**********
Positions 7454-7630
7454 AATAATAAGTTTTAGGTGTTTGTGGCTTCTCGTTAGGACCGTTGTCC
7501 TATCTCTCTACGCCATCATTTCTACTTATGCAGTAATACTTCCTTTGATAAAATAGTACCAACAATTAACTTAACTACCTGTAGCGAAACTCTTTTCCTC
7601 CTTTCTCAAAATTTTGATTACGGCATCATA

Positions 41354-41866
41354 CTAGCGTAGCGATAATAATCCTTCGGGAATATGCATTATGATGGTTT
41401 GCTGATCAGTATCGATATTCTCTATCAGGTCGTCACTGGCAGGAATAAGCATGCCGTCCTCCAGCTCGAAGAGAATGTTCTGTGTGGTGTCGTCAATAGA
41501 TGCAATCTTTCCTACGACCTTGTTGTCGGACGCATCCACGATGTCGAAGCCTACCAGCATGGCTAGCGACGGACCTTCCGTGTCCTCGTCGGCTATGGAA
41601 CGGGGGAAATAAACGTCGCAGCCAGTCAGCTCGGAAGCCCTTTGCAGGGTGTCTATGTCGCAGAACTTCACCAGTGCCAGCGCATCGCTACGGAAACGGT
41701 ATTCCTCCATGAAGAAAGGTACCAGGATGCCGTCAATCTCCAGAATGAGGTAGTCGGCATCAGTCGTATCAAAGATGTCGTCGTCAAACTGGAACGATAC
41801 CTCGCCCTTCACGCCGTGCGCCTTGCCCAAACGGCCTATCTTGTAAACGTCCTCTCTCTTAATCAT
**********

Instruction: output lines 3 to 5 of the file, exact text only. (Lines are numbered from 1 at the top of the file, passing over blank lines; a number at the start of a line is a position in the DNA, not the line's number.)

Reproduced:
7501 TATCTCTCTACGCCATCATTTCTACTTATGCAGTAATACTTCCTTTGATAAAATAGTACCAACAATTAACTTAACTACCTGTAGCGAAACTCTTTTCCTC
7601 CTTTCTCAAAATTTTGATTACGGCATCATA

Positions 41354-41866